Posts Tagged ‘The Warriors’

TV isolated vintageI have been in a deep search for new (old to most of your standards) films to watch and review for Cheeseball Cinema and I have stumbled across some that I think you’ll approve of as well. For today’s film, I wanted to check one out from the very sexy Austrian born B-Movie Queen Sybil Danning (Amazon Women On The Moon) who starred in the 1984 crime, horror, thriller They’re Playing With Fire which was written and directed by the late Howard Avedis (The Stepmother). Danning plays college professor Dianne Stevens, a woman who was promised so much by her husband, but his mother and grandmother stand in the way of their happiness. So, Stevens starts a relationship with one of her students in the naive Jay Richard (Eric Brown) who agrees to scare the folks a little, but walks himself right into a murder mystery that has him playing with fire (do you like what I did there?). The film also stars Andrew Prine (The Miracle Worker) as Michael Stevens, Paul Clemens (The Beast Within) as Martin, K.T. Stevens (Kitty Foyle) as Lillian Stevens, Gene Bicknell (The Warriors) as George Johnson, Dominick Brascia (Friday The 13TH: A New Beginning) as Glenn, Greg Kaye (Mortuary) as Dale, and Suzanne Kennedy (Waitress!) as Janice.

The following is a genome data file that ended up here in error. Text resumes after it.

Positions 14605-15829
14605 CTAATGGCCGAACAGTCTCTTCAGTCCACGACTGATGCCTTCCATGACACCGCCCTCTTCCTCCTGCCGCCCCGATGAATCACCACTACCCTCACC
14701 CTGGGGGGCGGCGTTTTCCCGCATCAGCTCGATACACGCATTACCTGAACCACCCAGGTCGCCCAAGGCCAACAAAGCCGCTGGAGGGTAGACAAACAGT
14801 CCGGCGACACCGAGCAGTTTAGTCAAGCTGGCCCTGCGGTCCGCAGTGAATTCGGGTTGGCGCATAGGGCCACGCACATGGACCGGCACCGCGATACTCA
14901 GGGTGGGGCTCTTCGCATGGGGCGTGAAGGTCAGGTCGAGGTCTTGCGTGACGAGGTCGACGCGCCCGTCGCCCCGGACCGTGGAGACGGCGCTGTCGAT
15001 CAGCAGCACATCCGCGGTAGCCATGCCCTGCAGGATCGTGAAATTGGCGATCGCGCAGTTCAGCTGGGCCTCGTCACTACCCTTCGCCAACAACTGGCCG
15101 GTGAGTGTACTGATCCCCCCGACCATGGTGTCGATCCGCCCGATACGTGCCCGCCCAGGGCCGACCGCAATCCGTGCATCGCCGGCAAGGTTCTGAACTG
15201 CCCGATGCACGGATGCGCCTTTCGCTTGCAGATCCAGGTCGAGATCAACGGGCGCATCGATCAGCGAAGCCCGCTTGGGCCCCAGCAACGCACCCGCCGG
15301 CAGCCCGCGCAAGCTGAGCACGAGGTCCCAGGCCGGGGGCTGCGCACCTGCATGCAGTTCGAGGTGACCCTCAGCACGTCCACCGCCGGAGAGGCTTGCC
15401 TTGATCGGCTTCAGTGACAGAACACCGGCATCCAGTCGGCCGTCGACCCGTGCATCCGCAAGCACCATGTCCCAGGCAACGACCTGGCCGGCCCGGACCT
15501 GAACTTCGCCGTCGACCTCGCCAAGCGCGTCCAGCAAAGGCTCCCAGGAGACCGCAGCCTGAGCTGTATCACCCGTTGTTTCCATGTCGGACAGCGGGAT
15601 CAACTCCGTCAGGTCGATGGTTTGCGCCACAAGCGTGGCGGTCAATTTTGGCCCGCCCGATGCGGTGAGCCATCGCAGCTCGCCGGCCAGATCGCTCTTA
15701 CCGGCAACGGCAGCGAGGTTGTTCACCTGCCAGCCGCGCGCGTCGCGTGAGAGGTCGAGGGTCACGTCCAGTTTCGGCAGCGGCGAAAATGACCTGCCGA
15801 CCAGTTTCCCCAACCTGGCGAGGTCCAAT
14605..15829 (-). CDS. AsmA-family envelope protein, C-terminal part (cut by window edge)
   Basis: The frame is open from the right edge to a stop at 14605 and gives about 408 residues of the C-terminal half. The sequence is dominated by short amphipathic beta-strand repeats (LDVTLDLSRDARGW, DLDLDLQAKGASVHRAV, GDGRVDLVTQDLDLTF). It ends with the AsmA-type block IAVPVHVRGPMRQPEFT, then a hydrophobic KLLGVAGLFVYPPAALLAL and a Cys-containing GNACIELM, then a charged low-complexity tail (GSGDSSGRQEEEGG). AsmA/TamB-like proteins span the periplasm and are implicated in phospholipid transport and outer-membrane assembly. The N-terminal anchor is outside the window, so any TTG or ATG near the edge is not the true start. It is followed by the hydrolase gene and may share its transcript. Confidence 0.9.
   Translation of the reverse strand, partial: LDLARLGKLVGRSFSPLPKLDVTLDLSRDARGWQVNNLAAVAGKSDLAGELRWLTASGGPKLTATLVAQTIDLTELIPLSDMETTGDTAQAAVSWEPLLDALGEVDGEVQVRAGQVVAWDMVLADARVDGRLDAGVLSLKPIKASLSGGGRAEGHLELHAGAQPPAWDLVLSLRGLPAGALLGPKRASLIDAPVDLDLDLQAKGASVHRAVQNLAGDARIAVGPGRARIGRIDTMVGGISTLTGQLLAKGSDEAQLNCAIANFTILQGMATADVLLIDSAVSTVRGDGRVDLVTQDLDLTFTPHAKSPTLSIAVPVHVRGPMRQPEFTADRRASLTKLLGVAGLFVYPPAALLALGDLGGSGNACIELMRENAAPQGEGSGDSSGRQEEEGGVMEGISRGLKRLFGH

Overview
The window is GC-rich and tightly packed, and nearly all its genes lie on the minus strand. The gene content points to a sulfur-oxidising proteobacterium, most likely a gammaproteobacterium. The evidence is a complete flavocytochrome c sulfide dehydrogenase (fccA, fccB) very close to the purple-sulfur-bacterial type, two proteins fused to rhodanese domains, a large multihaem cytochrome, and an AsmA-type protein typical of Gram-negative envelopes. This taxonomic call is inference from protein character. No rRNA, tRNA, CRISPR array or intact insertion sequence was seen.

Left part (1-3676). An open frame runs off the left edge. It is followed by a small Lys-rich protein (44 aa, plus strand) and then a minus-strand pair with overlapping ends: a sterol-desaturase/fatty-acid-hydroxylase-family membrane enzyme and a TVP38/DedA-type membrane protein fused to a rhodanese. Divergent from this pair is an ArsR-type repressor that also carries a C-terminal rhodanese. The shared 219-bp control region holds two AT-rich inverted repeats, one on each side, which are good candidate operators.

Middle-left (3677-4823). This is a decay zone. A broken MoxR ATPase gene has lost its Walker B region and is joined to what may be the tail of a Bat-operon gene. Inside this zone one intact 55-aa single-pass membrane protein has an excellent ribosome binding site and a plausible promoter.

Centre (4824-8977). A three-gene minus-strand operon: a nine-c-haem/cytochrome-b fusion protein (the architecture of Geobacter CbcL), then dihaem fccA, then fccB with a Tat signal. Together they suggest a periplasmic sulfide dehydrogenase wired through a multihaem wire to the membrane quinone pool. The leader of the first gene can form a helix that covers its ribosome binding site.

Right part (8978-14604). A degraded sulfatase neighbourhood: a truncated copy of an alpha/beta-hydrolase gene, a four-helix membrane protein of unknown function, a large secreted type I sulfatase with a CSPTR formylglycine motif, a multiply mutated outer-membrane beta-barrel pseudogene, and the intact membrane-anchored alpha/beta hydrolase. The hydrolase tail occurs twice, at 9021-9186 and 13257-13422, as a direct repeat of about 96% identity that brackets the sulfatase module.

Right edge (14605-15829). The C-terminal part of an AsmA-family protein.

TV isolated vintageOne of my biggest complaints with the film rests entirely on the writing department because I felt as though that they were confused at times as to what kind of a film did they want to make. It has all the elements of a horror, crime, and a thriller, but the execution was where it went wrong in my opinion. I loved the crime, thriller aspect of the film because that actually made it an interesting story, but it kind of went flat for me as soon as they threw in the horror aspect of it. The story starts off and you think poor Jay is being used by this couple and when the subjects are murdered, it looks like its going to become this story of how is Jay going to prove that he’s innocent? Yeah, it didn’t exactly go in that direction which I was fine with, but at the last minute (Spoiler Alert!!!) they give you this story of another son that you don’t know about. The kills in this film are just awful as it seems like they had no money in the budget for good special effects which I feel bad because the actors put on one heck of a show. That was the actual strong point of the film was the acting, but if there was one part I could get rid of, it would be the fact that Jay is asking the dumbest questions during his first encounter with the beautiful Sybil Danning who was breathtaking in this film and she has no problem letting it all out. I only have one more complaint and that is Martin should have had a better fight in the film then he did since he was our killer, but whatever I can deal with it. On a scale of one being close to an A-List Hollywood film and five being the cheesiest film of all time, I am going to give the film an 2 only because the acting saved it from further scrutiny.

Sybil Danning Theyre Playing With Fire